Hewlett Packard Enterprise (HPE) is planning to slash its workforce by 10 per cent, according to news agency Bloomberg.
Citing "people familiar with the matter", Bloomberg claims that HPE is planning to cut 5,000 people from its circa 50,000-strong workforce, as CEO Meg Whitman presses forward with her restructure of the HPE business.
On several of HPE's recent earnings calls, Whitman has referred to "reducing the layers" of HPE's business as the vendor looks to save $1.5bn (£1.1bn) over the next three years.
Bloomberg's sources claim that HPE will start the cuts before the end of the year, with HPE employees globally thought to be at risk.
CRN has contacted HPE for comment.
Shrinking to success
HPE has shed various arms and units over recent years - first separating its PC and printer business, before offloading its services and software businesses - with Michael Dell mocking the firm for trying to "shrink [its] way to success".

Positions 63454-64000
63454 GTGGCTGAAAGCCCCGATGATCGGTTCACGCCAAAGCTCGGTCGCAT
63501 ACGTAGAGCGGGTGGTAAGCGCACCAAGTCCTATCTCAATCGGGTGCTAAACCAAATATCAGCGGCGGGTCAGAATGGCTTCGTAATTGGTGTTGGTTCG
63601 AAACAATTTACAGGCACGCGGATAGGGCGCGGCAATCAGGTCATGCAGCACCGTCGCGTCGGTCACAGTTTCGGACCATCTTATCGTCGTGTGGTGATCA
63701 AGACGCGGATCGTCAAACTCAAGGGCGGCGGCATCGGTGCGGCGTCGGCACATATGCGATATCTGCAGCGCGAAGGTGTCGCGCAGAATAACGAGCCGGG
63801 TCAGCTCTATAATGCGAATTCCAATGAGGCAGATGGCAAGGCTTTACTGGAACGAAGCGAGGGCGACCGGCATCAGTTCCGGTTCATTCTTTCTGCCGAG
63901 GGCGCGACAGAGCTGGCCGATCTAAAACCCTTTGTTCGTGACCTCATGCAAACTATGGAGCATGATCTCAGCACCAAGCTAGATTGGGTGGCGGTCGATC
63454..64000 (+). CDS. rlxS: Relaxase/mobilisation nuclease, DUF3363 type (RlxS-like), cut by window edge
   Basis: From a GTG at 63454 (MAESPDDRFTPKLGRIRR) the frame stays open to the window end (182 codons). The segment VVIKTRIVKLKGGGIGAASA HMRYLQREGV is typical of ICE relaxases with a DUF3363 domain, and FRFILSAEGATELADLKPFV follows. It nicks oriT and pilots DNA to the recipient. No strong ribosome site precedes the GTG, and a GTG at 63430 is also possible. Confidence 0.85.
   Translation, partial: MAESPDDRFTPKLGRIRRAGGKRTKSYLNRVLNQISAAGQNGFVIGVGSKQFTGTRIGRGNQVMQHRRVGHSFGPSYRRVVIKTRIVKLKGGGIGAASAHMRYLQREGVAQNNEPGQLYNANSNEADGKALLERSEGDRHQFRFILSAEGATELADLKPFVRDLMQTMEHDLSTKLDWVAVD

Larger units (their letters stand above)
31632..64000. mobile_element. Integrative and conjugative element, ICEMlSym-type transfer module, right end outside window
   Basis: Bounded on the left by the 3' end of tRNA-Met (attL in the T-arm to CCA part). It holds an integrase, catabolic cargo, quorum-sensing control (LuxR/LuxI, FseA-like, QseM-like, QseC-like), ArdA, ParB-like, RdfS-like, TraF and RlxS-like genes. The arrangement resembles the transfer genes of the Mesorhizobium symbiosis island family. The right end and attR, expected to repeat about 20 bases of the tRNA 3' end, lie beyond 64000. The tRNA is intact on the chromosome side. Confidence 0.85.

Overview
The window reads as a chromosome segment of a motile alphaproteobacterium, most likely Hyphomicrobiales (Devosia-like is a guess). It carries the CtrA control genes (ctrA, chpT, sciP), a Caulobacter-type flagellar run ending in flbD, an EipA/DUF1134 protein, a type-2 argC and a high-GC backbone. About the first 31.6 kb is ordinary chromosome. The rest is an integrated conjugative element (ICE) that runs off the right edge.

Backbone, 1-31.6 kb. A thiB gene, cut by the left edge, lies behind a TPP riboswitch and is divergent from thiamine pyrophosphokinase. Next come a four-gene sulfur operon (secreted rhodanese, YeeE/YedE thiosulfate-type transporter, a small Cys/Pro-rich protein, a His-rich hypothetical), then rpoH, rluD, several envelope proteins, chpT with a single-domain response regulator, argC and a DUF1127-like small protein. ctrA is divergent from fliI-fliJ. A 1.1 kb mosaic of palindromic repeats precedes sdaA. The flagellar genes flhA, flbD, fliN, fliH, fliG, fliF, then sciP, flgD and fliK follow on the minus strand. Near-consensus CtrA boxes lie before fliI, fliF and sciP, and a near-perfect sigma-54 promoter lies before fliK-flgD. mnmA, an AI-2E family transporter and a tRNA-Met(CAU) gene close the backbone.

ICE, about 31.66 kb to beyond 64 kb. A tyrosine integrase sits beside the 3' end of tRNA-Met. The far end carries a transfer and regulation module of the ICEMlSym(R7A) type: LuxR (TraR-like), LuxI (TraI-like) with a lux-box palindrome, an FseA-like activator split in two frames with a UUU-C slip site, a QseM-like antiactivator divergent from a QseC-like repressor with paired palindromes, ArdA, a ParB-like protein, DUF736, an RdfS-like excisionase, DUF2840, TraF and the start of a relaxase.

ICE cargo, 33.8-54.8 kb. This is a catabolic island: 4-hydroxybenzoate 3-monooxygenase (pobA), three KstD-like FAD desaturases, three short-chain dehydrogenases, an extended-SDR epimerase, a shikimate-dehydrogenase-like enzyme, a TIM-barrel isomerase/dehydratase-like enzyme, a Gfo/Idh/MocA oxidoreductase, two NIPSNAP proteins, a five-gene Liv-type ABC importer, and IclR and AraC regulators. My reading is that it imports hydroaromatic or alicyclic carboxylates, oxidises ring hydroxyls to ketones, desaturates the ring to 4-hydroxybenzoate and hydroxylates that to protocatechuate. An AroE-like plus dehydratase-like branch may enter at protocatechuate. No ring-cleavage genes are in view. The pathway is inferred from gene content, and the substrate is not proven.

The reshaping has already had a significant impact on HPE's headcount.
On the most recent earning calls, CFO Tim Stonesifer said that 110,000 employees left the vendor when its software business merged with Micro Focus, leaving it with "50,000 or 60,000" employees.
HPE also sold its Roseville, California campus earlier this year, reportedly leading to the loss of 115 jobs.
The cuts have however been on the cards since before the predecessor HP business was split in two.
In 2015, before the split, HP said that it planned to cut nearly 90,000 over a three-year period, with the bulk of the cuts coming from HPE.
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